SESSION TITLE: Bronchology Case Report Posters
SESSION TYPE: Case Report Poster
PRESENTED ON: Sunday, March 23, 2014 at 01:15 PM - 02:15 PM
INTRODUCTION: Pulmonary hamartomas (PH) are a benign growth usually containing fat, cartilage and respiratory epithelium. They are the most common benign lung tumor with an incidence from 0.025% to 0.32% based on autopsy series studies. The vast majority of PH are located in the lung parenchyma. The largest case series consisting of 215 patients with PH reported only 3 endobronchial hamartomas (1.4%). We report an endobronchial hamartoma causing post-obstructive pneumonia and hemoptysis.
CASE PRESENTATION: A 68-year-old Caucasian male with a history of tobacco dependence and atrial fibrillation on aspirin therapy presented with hemoptysis. The patient complained of coughing episodes associated with pleuritic chest pain for the past 24 hours. Although his presenting complaint was hemoptysis, the patient admitted to an initial symptom of dyspnea on exertion over the past several weeks. CXR revealed a retrocardiac infiltrate. Chest CT demonstrated a left mainstem endobronchial lesion suspicious for bronchogenic carcinoma with a post-obstructive pneumonia. A large flesh colored, polypoid endobronchial mass was seen in the left mainstem bronchus. Multiple endobronchial biopsies, fine needle aspirates and cytologic brushings were taken. Real-time bedside pathology review was non-diagnostic prompting extra sampling. The final pathology assessment reported only benign respiratory mucosa. Accordingly, thoracic surgery removed the mass via rigid bronchoscopy. Histologic examination revealed an endobronchial hamartoma.
DISCUSSION: Although PHs are the most common benign lung tumor, the incidence is reported <0.33%. Most PHs are located in the lung parenchyma. Endobronchial variants only account for 1.4% of all PHs. Our high volume tertiary care center has seen only 12 endobronchial PHs since 2000. Parenchymal PHs are generally asymptomatic incidentally discovered “coin lesions”. Whereas, endobronchial hamartomas are likely to cause symptoms based on their size and location. Obstruction of the bronchial lumen may cause cough, pleural pain, bronchospasm and post-obstructive pneumonia. Hemoptysis may also be present but has only been described in the setting of post-obstructive infection. Diagnosis with traditional fiberoptic bronchoscopy is challenging and usually does not yield a diagnosis. One small case series reported only 2 of 7 endobronchial hamartomas were diagnosed with the flexible bronchoscope because of the “extreme hardness” of the tumor.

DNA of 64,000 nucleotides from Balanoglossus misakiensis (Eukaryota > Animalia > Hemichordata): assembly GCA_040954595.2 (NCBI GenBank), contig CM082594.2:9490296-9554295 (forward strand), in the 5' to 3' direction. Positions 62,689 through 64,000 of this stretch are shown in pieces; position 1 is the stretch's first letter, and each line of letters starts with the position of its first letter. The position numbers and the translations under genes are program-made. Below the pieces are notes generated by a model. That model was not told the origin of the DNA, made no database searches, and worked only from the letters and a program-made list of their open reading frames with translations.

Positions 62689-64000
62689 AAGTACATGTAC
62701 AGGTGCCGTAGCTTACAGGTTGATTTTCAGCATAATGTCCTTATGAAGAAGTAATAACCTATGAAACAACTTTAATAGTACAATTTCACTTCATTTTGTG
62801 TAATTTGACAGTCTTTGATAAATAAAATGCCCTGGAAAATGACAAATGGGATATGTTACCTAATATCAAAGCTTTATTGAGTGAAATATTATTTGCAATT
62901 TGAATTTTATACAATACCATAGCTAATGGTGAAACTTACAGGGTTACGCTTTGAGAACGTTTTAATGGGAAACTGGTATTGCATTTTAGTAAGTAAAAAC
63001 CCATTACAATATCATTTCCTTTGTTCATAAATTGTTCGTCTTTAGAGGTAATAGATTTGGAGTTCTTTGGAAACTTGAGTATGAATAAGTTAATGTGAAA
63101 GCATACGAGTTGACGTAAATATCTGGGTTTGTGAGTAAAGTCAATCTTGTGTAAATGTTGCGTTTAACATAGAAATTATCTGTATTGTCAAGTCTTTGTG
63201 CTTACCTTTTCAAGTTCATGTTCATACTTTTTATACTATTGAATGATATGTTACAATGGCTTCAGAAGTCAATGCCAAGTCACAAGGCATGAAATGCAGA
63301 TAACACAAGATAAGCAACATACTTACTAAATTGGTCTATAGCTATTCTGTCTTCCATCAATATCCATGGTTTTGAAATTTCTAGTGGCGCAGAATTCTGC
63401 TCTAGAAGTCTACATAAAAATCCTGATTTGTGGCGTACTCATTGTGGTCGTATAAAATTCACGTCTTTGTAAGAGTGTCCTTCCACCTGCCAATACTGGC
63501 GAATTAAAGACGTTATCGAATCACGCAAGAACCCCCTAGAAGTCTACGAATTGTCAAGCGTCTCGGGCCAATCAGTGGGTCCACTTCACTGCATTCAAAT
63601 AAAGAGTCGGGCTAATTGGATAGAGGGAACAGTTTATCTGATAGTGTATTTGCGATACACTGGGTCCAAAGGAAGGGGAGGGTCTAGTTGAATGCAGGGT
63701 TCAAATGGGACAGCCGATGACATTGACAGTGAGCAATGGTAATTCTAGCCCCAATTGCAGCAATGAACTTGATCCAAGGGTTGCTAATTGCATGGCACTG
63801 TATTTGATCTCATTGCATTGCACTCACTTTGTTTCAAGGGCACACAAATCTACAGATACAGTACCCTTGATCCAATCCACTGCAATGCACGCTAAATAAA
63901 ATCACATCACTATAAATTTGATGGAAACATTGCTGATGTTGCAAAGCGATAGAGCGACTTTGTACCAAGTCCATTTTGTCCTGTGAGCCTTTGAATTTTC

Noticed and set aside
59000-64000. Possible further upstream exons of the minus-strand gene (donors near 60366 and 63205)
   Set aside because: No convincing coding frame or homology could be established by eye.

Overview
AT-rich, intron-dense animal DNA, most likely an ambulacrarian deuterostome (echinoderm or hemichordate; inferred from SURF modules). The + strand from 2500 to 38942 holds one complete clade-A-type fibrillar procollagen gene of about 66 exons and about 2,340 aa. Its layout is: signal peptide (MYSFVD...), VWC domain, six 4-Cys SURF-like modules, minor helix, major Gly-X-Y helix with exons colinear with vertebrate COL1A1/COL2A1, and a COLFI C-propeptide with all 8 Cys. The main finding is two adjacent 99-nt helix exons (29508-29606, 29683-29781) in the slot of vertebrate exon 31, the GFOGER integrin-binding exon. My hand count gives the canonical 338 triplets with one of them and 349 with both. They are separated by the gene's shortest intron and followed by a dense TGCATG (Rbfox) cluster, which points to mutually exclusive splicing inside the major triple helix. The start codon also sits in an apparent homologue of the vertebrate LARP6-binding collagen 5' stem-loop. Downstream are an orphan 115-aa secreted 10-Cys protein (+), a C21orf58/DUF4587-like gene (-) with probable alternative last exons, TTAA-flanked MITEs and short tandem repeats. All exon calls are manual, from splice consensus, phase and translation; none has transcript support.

CONCLUSIONS: Bronchoscopists should be aware that endobronchial hamartomas should be included in the differential diagnosis of an endobronchial mass. An endobronchial hamartoma may be accessible with a fiberoptic bronchoscope, but the likelihood of a tissue and cytologic diagnosis is low secondary to the submucosal location and density of the tumor.
Reference #1: Borro, J., Moya, J., Botella, J., Padilla, J., Canto, A., Paris, F. Endobronchial hamartoma, report of 7 cases. Scand J Thor Cardiovasc Surg 1989; 23:285-287.
Reference #2: Cosio, B., Villena, V., Echave-Sustaeta, J., Miguel, E., Alfaro, J., Hernandez, L., Sotelo, T. Endobronchial hamartoma. CHEST 2002; 122:202-205.
Reference #3: Gjevre, J., Myers, J., Prakash, U. Pulmonary hamartomas. Mayo Clin Proc 1996; 71(1):14-20.
DISCLOSURE: The following authors have nothing to disclose: Matthew Hammar, Jan Silverman, Yulin Liu, Susan Mucha, Mark Lega
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